The University has consistently been recognized for providing a great value to its students, most recently by Money magazine (5th on the 2016 list of “50 Colleges That Add the Most Value”), Forbes (“America’s Best Value College” list), and The Economist (“Top 100 Schools in the U.S. for Value”). The University has received additional value citations from the Brookings Institute and U.S. News and World Report. In October 2016, The Princeton Review named La Salle University’s School of Business to their Best 294 Business Schools 2017.

This distinction comes off the heels of La Salle’s recent tuition reset, wherein undergraduate tuition will decrease from $40,400 to $28,800—a 29 percent reduction—beginning with the 2017-18 school year. The initiative, known as An Affordable Path For All, builds on La Salle’s long-standing commitment to affordability.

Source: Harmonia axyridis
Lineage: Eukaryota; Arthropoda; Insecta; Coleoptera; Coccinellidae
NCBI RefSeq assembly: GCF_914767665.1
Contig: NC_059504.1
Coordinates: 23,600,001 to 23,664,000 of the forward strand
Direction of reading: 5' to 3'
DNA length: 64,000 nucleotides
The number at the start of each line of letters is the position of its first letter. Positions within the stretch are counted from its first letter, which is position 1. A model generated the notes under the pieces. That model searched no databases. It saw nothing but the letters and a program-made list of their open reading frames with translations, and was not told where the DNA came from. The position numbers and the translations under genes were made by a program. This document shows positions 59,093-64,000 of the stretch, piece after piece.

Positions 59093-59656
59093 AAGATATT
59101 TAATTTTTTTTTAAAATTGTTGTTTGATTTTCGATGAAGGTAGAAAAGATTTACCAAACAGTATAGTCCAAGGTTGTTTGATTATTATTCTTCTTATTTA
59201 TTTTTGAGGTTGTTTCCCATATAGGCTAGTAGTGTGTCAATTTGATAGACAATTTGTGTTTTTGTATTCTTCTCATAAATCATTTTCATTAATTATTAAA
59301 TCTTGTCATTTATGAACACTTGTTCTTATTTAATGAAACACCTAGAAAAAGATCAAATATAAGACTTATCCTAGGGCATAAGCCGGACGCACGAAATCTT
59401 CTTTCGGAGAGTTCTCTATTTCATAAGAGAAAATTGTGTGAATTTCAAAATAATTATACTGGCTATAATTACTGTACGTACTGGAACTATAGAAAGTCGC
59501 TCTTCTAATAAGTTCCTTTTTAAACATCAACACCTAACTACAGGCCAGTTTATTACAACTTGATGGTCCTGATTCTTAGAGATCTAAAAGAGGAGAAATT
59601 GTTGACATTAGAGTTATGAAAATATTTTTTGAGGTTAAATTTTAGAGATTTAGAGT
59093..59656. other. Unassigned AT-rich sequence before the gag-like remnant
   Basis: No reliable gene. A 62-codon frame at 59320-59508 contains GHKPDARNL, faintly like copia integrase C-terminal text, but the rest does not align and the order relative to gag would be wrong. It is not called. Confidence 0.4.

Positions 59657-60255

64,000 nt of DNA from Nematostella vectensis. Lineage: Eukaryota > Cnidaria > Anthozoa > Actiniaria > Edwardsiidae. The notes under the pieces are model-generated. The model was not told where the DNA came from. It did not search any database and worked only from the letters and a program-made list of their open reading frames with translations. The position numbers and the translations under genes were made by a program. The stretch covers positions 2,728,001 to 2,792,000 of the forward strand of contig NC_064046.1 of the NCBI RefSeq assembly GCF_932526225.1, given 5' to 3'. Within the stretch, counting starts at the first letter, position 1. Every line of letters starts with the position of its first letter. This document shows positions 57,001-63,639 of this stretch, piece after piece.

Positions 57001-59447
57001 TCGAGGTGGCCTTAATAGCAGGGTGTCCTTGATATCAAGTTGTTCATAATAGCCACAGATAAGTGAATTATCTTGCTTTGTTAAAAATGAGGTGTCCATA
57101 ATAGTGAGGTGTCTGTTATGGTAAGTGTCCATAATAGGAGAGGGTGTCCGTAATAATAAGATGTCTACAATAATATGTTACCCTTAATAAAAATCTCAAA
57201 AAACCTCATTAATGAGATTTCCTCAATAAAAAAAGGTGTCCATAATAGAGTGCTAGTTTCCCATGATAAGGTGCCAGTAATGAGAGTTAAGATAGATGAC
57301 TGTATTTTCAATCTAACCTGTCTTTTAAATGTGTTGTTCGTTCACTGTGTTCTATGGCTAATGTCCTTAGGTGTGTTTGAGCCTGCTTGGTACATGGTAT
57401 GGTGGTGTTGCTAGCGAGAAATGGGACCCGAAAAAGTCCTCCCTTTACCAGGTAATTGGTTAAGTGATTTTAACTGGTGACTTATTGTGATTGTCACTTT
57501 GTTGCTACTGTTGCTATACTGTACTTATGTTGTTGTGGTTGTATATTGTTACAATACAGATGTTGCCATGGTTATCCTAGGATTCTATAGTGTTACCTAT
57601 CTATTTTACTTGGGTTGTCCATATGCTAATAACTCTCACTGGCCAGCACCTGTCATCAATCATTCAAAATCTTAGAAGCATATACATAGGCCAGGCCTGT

About La Salle University

La Salle University was established in 1863 through the legacy of St. John Baptist de La Salle and the Christian Brothers teaching order, which St. La Salle founded in 1680. La Salle is an educational community shaped by traditional Catholic and Lasallian values, and has consistently been recognized for providing exceptional value to students, most recently by Money magazine (5th on the 2016 list of “50 Colleges That Add the Most Value”), Forbes (“America’s Best Value College” list), and The Economist (“Top 100 Schools in the U.S. for Value”). Globally, the Lasallian educational network includes 1,000 schools (60 of which are institutions of higher education) serving 940,000 students in 80 countries.